To a certain extent a man loses himself through connecting with his partner. Be feeling her needs, problems, wants and emotions he may lose touch with his own sense of self. Pulling away allows him to reestablish his personal boundaries and fulfill his need to feel autonomous. (All from; Men are from Mar women are from Venus)




There is more, but I think that this might put some insight on it. I believe it's true, we all need our alone time.

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i dunno, i think in cases where the other partner clung onto their partners yeah but in my case 2 jobs (at times) and school i was around...but not. i didn't dig the fact that he told me to leave a household i paid a third to live in as well.i gave him space...he wanted more. i guess this is why i never felt like it was 'my home'. i was just visiting. lol and i found out the hard way that i WAS just actually visiitng.


but back to the rubberband theory, a lot of it does sound like him but it also sounds like me. i'm so for spending time apart, to do your own thing, alone time defn. we're both only children so we both understood that need which was nice. it honestly seemed as if i gave him a little space and he wanted more and more and more. and seriously i think it was rude to tell me to leave the house and go sleep on my mom's couch. esp when i was the one having to get up and go to work. she lived about 40 miles away from the city and my job (where we lived 2 miles away from it). i felt it was really rude. i gave him much more alone time than i think the average live in gf would, and we lived in a room! so it was much harder but i tried. as for the rest of the rubberband theory...i never pulled on him nor paniced until the breakup. we had our own lives and our lives together , that was clearly understood. i don't think that this theory much pertains to us reading through it as he never pulled away lol until he left that is. it was just the suggestion of me leaving my own home that had me so irritated. it felt like "get out, this is my home you are a visitor, i need my space and you're intruding."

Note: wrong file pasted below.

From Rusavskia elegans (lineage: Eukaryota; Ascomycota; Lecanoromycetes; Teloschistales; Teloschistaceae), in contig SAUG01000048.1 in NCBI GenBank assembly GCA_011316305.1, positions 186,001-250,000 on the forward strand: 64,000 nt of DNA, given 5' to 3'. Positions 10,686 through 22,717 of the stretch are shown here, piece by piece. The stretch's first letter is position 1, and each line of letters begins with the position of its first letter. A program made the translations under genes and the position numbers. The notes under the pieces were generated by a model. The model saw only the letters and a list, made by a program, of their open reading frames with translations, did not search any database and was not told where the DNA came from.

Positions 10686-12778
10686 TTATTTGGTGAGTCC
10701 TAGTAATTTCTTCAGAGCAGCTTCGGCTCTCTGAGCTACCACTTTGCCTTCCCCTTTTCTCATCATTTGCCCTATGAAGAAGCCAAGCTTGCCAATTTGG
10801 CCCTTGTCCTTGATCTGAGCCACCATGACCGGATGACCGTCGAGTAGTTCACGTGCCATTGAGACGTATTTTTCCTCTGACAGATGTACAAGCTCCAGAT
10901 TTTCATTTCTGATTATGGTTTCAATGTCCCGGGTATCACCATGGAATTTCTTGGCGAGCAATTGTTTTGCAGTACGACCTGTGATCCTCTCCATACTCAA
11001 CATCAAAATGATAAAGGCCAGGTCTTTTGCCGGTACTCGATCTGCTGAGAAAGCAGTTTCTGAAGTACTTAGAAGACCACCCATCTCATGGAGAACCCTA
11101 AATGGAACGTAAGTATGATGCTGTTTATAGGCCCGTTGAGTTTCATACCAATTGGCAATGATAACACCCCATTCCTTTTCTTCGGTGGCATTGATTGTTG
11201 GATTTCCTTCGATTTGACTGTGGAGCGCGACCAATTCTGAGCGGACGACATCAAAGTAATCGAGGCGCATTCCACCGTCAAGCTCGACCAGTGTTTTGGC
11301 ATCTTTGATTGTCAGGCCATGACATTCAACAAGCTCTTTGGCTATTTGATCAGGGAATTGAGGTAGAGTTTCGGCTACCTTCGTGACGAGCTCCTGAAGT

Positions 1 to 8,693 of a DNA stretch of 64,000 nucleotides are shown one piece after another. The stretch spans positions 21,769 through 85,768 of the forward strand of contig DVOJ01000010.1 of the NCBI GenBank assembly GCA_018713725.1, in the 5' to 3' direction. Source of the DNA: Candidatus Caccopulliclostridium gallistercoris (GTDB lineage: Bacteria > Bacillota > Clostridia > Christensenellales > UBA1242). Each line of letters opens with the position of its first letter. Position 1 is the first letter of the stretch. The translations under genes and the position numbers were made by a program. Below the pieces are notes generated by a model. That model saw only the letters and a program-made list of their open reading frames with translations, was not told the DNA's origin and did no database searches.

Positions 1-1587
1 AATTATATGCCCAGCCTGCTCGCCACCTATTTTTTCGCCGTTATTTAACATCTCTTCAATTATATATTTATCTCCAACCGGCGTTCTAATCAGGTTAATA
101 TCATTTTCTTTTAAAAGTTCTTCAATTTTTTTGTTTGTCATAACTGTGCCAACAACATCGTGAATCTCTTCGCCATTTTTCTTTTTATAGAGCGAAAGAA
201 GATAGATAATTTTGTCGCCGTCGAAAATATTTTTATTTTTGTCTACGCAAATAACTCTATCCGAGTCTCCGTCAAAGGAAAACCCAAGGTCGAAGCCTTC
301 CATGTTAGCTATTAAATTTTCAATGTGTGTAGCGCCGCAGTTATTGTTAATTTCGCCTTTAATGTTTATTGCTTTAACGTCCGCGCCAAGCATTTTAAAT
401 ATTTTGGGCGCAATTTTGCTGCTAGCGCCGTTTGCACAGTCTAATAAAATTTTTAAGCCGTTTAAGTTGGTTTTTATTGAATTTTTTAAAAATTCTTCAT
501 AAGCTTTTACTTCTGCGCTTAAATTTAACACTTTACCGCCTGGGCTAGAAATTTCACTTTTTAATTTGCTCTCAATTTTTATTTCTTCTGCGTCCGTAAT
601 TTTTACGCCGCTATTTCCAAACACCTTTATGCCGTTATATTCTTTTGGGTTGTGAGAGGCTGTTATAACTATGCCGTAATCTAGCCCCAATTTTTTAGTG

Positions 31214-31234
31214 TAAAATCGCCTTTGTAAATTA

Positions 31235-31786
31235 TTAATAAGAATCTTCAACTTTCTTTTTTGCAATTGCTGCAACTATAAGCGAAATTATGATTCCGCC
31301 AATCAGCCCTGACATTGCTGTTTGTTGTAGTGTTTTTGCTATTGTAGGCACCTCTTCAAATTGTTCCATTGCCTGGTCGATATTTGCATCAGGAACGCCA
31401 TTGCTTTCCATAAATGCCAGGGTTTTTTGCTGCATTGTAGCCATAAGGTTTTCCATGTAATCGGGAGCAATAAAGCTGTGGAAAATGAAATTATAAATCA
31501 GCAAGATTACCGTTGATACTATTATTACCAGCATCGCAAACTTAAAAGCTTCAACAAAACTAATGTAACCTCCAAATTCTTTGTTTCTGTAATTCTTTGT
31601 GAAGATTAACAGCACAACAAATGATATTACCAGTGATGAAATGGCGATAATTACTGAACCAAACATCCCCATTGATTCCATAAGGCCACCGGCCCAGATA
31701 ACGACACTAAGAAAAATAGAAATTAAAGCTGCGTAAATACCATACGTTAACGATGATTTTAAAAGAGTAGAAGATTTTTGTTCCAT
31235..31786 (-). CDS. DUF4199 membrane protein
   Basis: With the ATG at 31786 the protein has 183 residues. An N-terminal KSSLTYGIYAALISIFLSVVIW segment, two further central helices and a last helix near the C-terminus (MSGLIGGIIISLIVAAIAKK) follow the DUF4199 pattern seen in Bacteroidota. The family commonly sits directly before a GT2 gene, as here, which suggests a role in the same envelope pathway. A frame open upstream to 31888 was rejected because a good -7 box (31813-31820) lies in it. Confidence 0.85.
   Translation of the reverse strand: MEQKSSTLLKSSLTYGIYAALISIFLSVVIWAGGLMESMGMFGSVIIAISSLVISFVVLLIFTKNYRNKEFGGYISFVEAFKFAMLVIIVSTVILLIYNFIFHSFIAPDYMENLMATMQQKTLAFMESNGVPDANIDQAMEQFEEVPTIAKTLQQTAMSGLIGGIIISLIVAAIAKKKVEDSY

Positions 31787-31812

i guess im just irked that it was good to ask me to go to my mom's but bad for him to go to his mom's (who lived ten minutes away and had the huge extra space). he could have left the house and got away and got his distance or space but he required that i be the one who left b/c it was just more convenient for him this way. plus...i could stand about 4 hours with my mom (i am an a little older) and that's about it. i might as well have slept in the car or rented a hotel room for the night is how i felt. i think he is the normal male for needing space - which i provided - it was the EXTRA amount of space he required. bah


so i guess this was just a general question about missing or maybe it was a general question about is it right for the partner that does need space to ask the other partner to leave or expect them to leave the household for a few days so they can have the place to themselves. esp when that partner pays for half of the w/e.


but overall...i kind of think that's hogwash. i gave him space but he wanted more and instead of going to do his thing, he expected me to leave more than i all ready had been leaving.


irritates me as i write this and more and more i see all the little isms he had weren't very healthy for me not our relationship. ah well, not going to cry over spilt milk. doing much better now - save a little set back here and there. (ie. i've been thinking about things more clearly)